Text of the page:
Marrakesh gave the name to the country of Morocco.

The biggest mountain range of the African continent can be found in the north section of the Atlas. It’s one of the most symbolic capitals of the Old Moroccan Empire.

Fernando Pessoa depicted the first impression he had of the city: “At first, it’s unfamiliar, then it strikes roots”. It has been totally ingrained in me… I do confess. I’m absolutely in love with this city. Let’s know more about it.

History

The city of Marrakesh was found in 1062 by the Almoravids of the Sahara Desert. These were monk-warriors from the Sahara Desert. They built several mosques and madrassas, turning Marrakesh into an important trade post.

Craftsmen from the cities of Córdoba and Seville were hired to ornament several places, the wall was built around the city and a system comprised of underground irrigation canals was installed. At the time, the Ben Youssef Mosque, Marrakesh’s first, was built.

The wall, which still exists nowadays, has a 19-kilometer perimeter, is roughly 2 meters wide and up to 9 meters high. Its color is a reddish one, just like the rest of city. The wall has more than a dozen doors, with Bab Agnou being one of the most gorgeous. Its name derives from the Berber, meaning “hornless black sheep” and the façade is just immense.

In the year of 1147, Marrakesh was conquered by the Almohads, a religious and military force of Berber origin. This period marked the construction of the Koutoubia mosque, a representative masterpiece of the Moorish architecture. Its 70-meter-high minaret that inspired Seville’s Giralda and Rabat’s Hassan Tower.

In the 16th century, after a stagnant period, Marrakesh was refreshed with the arrival of the Saadi. Their tombstones are one the primary examples of what the true Islamic art is. From this golden period, one can also find the Ben Youssef madrasa (a Quran school) and the sumptuous el-Badi Palace.

Closer to our century, and after having already surpassed several conflicts, the city embraced modernity with the construction of the gracious Gueliz quarter. Getting to know this new area may be interesting, but the most fascinating, without any sort of doubt, is the walled old city. It’s the medina.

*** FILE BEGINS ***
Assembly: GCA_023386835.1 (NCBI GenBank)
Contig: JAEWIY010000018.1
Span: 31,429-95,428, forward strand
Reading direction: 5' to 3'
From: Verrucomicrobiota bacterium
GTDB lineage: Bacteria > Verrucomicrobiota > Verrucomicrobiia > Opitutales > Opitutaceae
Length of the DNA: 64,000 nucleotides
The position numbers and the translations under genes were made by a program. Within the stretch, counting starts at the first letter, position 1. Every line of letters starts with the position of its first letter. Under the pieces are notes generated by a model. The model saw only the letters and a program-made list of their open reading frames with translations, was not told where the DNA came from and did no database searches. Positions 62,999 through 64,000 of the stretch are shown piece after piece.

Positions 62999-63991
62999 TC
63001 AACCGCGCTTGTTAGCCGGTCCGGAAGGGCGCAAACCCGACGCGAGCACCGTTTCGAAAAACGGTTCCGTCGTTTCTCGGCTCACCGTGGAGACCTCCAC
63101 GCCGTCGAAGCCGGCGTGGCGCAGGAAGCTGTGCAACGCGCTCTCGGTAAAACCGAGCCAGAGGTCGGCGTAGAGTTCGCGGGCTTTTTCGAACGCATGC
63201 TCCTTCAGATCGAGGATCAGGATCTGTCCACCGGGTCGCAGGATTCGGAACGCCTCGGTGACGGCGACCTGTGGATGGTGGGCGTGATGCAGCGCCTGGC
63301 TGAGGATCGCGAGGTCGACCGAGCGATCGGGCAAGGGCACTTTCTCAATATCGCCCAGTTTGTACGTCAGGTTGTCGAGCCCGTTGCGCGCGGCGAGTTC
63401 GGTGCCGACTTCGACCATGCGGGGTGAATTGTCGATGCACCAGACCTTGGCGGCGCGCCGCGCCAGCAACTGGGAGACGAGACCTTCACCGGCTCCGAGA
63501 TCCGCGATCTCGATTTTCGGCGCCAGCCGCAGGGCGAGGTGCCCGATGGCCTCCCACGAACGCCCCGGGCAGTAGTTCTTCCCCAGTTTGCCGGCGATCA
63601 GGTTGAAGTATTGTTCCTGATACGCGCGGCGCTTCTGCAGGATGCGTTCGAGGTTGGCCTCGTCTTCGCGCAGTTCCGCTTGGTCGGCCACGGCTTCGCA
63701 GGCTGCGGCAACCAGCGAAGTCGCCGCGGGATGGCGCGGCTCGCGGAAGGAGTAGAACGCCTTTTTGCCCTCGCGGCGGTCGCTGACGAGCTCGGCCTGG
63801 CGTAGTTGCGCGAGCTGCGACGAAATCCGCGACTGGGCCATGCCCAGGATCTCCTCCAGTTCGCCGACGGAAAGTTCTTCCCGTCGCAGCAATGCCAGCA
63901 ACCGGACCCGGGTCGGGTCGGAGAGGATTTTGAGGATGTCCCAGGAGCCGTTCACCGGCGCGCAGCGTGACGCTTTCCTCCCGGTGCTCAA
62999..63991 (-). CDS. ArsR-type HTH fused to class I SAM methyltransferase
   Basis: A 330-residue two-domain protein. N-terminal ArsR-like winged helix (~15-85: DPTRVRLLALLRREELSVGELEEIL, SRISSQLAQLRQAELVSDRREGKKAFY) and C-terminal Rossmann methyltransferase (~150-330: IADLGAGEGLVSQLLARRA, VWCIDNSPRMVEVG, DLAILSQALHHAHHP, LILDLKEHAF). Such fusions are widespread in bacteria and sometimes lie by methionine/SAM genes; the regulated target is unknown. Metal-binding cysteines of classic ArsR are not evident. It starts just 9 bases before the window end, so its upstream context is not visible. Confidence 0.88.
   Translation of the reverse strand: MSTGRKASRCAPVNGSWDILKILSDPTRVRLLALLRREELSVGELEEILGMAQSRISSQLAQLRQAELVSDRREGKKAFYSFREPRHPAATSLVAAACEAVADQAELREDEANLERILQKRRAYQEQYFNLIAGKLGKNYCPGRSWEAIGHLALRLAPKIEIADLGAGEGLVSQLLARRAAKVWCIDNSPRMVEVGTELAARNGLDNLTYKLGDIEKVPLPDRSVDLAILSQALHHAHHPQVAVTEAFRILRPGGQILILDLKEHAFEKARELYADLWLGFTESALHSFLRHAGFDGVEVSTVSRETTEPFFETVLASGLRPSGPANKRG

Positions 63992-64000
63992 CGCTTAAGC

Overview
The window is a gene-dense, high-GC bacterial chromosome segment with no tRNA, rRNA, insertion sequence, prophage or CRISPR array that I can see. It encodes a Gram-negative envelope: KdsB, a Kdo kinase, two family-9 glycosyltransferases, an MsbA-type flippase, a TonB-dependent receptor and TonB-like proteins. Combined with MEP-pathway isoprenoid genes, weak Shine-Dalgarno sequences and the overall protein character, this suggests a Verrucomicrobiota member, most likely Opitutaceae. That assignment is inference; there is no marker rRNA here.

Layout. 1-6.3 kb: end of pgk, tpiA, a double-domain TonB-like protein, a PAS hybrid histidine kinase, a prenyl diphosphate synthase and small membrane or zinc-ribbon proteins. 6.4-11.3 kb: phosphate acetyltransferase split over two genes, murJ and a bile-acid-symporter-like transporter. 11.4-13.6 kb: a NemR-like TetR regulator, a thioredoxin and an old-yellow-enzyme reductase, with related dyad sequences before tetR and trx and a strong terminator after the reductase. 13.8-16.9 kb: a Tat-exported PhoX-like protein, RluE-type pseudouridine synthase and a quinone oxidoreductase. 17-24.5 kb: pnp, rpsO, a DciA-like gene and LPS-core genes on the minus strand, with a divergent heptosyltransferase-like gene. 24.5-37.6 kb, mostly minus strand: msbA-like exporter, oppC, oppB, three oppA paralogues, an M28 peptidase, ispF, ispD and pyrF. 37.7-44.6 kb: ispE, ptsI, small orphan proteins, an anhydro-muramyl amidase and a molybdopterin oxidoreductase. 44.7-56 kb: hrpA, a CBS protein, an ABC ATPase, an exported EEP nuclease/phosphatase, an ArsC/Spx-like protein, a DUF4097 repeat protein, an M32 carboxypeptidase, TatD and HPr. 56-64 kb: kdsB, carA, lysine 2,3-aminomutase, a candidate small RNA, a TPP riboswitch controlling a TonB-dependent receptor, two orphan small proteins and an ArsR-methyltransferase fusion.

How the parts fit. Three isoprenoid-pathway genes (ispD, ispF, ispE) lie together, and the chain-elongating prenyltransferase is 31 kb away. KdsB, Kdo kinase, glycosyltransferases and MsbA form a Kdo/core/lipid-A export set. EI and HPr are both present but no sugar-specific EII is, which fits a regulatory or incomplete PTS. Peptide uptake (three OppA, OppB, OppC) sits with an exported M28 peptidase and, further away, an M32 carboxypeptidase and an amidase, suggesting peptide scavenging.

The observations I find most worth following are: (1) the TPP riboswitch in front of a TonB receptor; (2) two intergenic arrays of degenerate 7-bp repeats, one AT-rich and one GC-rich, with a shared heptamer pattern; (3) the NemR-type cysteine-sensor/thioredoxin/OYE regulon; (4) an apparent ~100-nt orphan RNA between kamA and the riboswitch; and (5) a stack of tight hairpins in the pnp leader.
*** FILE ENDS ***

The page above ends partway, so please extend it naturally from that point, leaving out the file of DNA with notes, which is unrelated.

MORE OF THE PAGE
It was selected as a UNESCO World Heritage Site in 1985.

Inside the medina itself, you can get to know the Koutoubia and the Kasbah mosques, the stunning Jemaa el-Fna square, the several souks (markets) and the mellah (Jewish quarter).

The souks are organized according to the sort of products they sell. There are those with instruments and strings, jars, those that sell brass and copper, metal, those dedicated to wickerwork and wood, the ones with slippers and belts, jewels, not to mention the souks with leather goods, mats, goatskin and those packed with dyers.

When visiting Marrakech, calmly stroll, at the end of the day, along the medina’s reddish wall. The color is more beautiful during that time of the day.

Then, step inside the medina itself and, with proper time to do so, roam through its labyrinthine streets. It’s a unique experience. Smells, odors, colors, it’s a true sensorial experience. Bargain and do some shopping. Take advantage of being in such an ancient place, with so much history and traditions.

After that, perceive the place where most people are moving to and follow them. They are heading to Jemaa el-Fna. (You can always check Koutoubia, located right next to it, which is an excellent point of reference).

Pick one of those restaurants or cafes from where you can have a view over the square and get marveled by such a wonderful display. Check how its motion changes, as the day moves on.

This square is one of the most fascinating places I’ve ever been to. It will be the next story…